Condos are quite popular and common throughout the rest of the U.S., however they are a rather new concept for the Big Apple. A condo apartment is real property. The buyer gets a deed just as though he/she were buying a house. Since this is real property, there is a separate tax lot for each apartment.
Hence, this means you pay your own real estate taxes for your property. An owner will also pay common charges on a monthly basis. Common charges are similar to maintenance in a co-op. However, they will not include real estate taxes since these are paid separately, nor will it include the building’s mortgage and interest given that a condo, by law, cannot have an underlying mortgage.
Condominiums are attractive for the following reasons:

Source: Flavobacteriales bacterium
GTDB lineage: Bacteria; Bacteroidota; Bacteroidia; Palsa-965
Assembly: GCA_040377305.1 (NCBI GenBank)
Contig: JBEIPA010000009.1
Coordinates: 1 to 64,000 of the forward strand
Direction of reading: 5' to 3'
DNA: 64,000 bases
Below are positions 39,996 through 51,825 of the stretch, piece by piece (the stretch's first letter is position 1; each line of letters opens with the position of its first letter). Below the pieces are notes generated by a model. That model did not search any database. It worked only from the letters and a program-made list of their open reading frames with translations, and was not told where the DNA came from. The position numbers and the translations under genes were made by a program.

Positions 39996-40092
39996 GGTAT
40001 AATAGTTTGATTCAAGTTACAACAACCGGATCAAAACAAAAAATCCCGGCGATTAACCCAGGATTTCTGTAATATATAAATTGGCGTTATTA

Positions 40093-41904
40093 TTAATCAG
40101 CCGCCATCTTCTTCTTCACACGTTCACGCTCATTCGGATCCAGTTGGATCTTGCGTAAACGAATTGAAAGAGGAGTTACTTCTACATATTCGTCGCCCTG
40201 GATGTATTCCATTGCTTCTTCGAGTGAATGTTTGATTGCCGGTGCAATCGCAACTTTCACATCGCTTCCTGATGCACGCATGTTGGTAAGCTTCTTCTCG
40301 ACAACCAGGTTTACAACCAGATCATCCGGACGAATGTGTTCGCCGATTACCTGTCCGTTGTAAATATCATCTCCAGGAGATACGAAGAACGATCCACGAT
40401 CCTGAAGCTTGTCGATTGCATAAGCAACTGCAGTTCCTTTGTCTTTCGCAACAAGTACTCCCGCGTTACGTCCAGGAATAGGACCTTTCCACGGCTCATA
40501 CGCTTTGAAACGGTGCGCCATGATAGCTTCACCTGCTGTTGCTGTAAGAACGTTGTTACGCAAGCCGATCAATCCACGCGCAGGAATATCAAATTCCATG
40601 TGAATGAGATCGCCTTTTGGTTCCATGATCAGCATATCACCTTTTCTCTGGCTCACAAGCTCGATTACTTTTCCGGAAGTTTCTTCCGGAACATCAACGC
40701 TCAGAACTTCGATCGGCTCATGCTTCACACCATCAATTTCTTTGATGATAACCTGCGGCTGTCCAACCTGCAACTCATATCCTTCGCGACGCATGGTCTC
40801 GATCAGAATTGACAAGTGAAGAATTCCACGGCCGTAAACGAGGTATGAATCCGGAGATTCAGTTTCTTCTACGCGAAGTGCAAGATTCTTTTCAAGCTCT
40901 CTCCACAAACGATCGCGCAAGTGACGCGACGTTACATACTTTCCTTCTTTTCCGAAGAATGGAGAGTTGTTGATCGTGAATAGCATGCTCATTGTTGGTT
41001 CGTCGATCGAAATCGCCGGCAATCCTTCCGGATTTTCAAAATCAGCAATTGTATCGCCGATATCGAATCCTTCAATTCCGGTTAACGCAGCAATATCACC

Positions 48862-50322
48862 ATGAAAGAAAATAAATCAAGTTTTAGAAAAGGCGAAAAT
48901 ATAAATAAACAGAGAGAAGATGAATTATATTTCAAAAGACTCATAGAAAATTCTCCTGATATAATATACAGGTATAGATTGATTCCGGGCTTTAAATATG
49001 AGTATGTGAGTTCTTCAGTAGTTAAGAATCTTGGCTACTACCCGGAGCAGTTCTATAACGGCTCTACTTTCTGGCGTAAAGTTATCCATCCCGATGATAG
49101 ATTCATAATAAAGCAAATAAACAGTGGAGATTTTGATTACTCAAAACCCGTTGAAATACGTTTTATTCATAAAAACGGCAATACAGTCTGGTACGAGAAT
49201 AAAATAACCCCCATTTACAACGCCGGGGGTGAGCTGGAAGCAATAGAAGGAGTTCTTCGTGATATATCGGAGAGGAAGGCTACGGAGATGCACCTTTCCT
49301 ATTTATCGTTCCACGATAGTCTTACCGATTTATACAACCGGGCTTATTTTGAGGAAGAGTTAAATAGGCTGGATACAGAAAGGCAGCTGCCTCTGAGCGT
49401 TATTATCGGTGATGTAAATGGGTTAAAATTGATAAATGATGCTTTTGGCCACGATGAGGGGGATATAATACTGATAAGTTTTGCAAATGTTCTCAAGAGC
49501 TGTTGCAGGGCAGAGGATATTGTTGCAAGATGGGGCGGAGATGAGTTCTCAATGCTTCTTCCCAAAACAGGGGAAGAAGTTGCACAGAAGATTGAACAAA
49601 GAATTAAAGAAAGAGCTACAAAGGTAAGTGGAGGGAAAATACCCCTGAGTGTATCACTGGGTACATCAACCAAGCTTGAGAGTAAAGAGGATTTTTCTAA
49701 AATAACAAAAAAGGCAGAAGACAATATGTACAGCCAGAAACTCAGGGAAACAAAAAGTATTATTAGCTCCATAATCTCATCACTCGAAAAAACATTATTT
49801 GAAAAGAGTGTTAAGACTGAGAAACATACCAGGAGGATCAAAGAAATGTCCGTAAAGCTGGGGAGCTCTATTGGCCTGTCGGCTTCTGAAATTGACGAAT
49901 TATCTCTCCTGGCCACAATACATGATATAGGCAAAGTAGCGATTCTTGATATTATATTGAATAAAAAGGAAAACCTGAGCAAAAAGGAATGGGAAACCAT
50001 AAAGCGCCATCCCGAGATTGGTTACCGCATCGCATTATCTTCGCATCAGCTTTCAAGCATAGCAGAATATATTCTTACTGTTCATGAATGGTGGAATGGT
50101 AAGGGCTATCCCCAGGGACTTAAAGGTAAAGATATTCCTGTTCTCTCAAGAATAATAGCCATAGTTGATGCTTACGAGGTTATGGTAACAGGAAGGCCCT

- Financing the purchase of a condo is much more flexible than in a cooperative. Generally, a buyer can finance up to 90% of the purchase price.
- While there is an application process, this is not as formal as in a cooperative. The likelihood of rejection is minimal.
- There is greater flexibility in sub-leasing your apartment. This makes condos the choice for investment property.
- They are ideal choices for non-U.S. citizens or for those with their assets held outside of the United States given that co-ops are unlikely to approve a buyer whose funds are not in the U.S.
There are fewer condos than co-ops, and they are “easier” to purchase. As a result, they are more expensive than co-ops. Additionally, monthly combined common charges and real estate taxes in a condo are typically less than a co-op’s monthly maintenance charges, again resulting in higher purchase prices.